PLANS have been submitted to create a temporary early years inclusion hub at a Cradley school.

A planning application has been submitted for the erection of a temporary building, to be used as one of the council’s proposed five locally based hubs, at Caslon Primary School in Beeches View Avenue, the News can reveal.

Dudley Council has been tendering to find providers for the proposed hubs but the council said today this application was submitted independently by the school and it would not have any bearing on decisions to be made regarding its controversial shake-up of early years provision for children with SEN.

The authority has said it wants to decentralise early years provision for children across the borough with additional and complex needs who currently attend Leapfrog and Leapfrog 2 at Netherton Park Nursery School in Netherton, Dudley.

Parents of little ones who have been helped by Leapfrog have repeatedly called for the plan to be rethought out.

They’ve raised fears that five new hastily opened hubs will not be able to provide the same “outstanding” level of care and education that has been available at the Leapfrog facilities.

Their pleas, however, have fallen on deaf ears and the council is pressing ahead with plans to create hubs in five areas of the borough, by the end of the year, so that services can be provided within the communities that SEN pupils live in.

Plans submitted on July 19 for the creation of a hub at Caslon Primary School include a design and access statement which states: “Caslon Primary Community School have bid to become one of five early years inclusion hubs throughout the Dudley borough.

“There is no available accommodation for this new group of approximately five young children in a morning session and a further five young children in the afternoon, the hub would operate as a separate unit but connected to the main school and have three staff members.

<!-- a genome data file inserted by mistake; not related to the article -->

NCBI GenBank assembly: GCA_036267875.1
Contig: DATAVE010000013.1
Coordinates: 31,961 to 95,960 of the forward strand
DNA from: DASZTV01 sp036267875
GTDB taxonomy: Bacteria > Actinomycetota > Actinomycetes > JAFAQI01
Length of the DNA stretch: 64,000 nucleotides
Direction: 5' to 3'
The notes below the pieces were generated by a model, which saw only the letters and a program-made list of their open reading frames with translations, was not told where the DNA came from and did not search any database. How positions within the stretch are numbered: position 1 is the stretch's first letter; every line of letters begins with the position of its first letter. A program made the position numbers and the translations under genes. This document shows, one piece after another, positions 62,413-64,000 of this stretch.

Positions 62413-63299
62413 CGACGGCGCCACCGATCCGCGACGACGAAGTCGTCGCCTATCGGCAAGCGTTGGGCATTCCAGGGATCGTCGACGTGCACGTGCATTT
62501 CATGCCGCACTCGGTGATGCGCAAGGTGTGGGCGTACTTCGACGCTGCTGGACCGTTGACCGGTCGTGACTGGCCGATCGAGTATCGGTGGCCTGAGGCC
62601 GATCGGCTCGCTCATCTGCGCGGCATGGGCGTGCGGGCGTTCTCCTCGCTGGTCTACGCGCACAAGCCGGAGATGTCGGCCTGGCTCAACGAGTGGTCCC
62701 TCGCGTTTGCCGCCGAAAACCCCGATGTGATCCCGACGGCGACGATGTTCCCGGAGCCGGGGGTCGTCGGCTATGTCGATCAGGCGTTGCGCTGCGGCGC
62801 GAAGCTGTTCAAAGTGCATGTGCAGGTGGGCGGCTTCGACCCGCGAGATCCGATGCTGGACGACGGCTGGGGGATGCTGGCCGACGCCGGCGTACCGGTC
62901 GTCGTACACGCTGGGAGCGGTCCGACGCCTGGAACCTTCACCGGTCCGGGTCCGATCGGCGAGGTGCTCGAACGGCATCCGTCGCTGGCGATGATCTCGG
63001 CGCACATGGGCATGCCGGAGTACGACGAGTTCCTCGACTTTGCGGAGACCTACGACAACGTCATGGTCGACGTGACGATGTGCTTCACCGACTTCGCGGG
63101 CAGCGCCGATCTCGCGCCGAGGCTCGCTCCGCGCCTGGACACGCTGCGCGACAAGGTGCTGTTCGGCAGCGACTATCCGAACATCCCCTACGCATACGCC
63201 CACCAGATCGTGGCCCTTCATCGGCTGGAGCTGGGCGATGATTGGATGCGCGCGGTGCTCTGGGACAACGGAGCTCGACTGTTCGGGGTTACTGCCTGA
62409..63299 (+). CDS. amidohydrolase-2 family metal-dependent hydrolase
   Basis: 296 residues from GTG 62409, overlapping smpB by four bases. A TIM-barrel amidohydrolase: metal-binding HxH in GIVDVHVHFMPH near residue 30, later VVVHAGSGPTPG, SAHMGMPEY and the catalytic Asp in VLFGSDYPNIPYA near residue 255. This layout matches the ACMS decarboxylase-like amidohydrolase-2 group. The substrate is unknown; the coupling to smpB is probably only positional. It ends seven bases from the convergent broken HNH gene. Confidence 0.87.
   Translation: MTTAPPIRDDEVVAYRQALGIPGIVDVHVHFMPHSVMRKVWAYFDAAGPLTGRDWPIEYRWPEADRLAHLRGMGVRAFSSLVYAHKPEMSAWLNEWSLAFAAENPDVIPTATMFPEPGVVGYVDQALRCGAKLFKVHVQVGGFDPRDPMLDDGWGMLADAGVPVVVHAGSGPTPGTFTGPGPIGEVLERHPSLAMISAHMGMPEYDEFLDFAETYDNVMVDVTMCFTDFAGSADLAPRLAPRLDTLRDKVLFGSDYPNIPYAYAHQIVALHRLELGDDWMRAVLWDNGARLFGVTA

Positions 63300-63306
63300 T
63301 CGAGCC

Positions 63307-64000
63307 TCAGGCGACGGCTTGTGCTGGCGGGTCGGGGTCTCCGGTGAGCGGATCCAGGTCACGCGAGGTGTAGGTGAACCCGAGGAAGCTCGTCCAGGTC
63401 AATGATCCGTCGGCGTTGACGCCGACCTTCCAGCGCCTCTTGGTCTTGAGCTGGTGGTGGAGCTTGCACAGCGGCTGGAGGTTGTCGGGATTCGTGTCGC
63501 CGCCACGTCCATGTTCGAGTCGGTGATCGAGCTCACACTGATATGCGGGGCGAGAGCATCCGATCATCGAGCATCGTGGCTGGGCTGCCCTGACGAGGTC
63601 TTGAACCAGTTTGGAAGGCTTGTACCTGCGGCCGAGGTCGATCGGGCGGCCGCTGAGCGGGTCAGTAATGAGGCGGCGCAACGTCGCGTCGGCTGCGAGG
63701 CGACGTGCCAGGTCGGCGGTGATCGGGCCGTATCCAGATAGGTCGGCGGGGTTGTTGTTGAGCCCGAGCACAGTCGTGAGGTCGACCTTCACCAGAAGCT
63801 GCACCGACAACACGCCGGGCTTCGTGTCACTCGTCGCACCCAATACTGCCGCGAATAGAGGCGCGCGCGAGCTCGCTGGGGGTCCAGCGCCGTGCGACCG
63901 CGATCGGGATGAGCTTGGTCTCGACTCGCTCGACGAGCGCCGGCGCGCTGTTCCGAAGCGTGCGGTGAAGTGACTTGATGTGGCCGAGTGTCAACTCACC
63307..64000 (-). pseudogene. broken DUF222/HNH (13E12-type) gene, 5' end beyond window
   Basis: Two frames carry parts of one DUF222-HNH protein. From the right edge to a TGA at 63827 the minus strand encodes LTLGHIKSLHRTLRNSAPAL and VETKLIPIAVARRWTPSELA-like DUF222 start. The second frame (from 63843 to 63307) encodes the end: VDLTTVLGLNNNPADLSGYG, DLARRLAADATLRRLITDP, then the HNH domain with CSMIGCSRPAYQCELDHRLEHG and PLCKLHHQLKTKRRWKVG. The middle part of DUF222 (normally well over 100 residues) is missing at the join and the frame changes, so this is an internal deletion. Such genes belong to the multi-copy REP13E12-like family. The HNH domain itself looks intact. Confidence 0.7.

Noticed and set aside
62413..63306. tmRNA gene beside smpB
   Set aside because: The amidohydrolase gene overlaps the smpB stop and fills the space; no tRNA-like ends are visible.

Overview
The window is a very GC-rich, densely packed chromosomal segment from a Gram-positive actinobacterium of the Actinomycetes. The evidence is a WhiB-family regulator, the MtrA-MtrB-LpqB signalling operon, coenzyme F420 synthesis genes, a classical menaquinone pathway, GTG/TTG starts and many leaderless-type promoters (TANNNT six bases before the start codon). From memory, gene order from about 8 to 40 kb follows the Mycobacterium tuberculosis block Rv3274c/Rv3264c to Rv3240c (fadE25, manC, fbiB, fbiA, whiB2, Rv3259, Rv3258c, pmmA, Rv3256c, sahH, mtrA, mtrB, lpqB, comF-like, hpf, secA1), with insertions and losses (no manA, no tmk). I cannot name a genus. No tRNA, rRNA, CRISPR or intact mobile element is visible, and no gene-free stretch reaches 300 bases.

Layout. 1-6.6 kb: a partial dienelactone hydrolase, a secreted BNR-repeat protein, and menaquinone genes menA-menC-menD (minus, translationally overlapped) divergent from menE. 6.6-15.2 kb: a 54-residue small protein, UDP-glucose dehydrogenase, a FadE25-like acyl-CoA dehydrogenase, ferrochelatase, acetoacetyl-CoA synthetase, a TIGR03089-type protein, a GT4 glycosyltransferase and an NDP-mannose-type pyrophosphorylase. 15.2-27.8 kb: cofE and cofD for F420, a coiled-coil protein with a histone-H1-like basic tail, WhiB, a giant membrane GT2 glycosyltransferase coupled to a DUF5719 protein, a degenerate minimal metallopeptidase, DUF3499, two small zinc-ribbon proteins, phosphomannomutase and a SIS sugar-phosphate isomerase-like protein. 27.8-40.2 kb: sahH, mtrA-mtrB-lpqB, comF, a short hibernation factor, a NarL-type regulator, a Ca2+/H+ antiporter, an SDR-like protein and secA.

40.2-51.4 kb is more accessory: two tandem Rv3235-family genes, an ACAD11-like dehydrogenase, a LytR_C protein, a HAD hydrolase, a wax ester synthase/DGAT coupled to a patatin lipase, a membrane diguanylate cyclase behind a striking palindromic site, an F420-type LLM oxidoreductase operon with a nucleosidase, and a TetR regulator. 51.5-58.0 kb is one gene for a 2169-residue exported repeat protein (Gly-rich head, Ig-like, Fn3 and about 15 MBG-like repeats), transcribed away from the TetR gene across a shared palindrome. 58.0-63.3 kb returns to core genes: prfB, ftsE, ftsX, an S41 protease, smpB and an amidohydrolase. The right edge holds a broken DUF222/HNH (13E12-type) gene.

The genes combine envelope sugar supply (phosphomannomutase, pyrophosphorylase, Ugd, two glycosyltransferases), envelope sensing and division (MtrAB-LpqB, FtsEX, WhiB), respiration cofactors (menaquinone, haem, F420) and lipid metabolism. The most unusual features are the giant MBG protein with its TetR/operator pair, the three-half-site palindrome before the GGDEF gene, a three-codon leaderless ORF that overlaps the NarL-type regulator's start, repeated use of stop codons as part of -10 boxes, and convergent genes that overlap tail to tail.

“Space is limited on the site but an area of land adjacent to the main pedestrian entrance to the school is an ideal location as it allows children to come and go without disturbing the running of the main school.

“Its location next to Caslon’s Forest School will have other benefits as it provides much-needed toilet facilities and amenities for staff when working in this important area of the school.

“The new facility will utilize an open area of the Forest school which is laid to grass and currently has timber play equipment which is now not in use due to its poor and unsafe condition.

“The creation of five locality - based inclusion hubs will enable a more equitable offer of local provision within the Dudley local area and be an extension of the cluster-based approach across the Early Years’ Service.

“This is in line with Dudley’s vision for children that all future resource bases will be on a locality-based approach where children with identified needs can access early intervention in their local community school or setting reducing the need for children to travel to an early year setting outside of their community.”

It says the inclusion hub model will help to advance a “more inclusive culture, while still offering targeted and specialist interventions to children who require this level of support in the right place at right time” and it adds: “This will also contribute to a more sustainable confident and inclusive workforce.”

Councillor Paul Bradley, deputy leader of Dudley Council, described the plan for Caslon Primary School as a "speculative application put in independently by the school" which he stressed "has not been commissioned by the council". 

He added: "We have currently paused the tender process in relation to the hubs, and any planning applications submitted will have no bearing on any decision to progress with the development of the early years inclusion hubs; nor influence any tender arrangements should these progress.”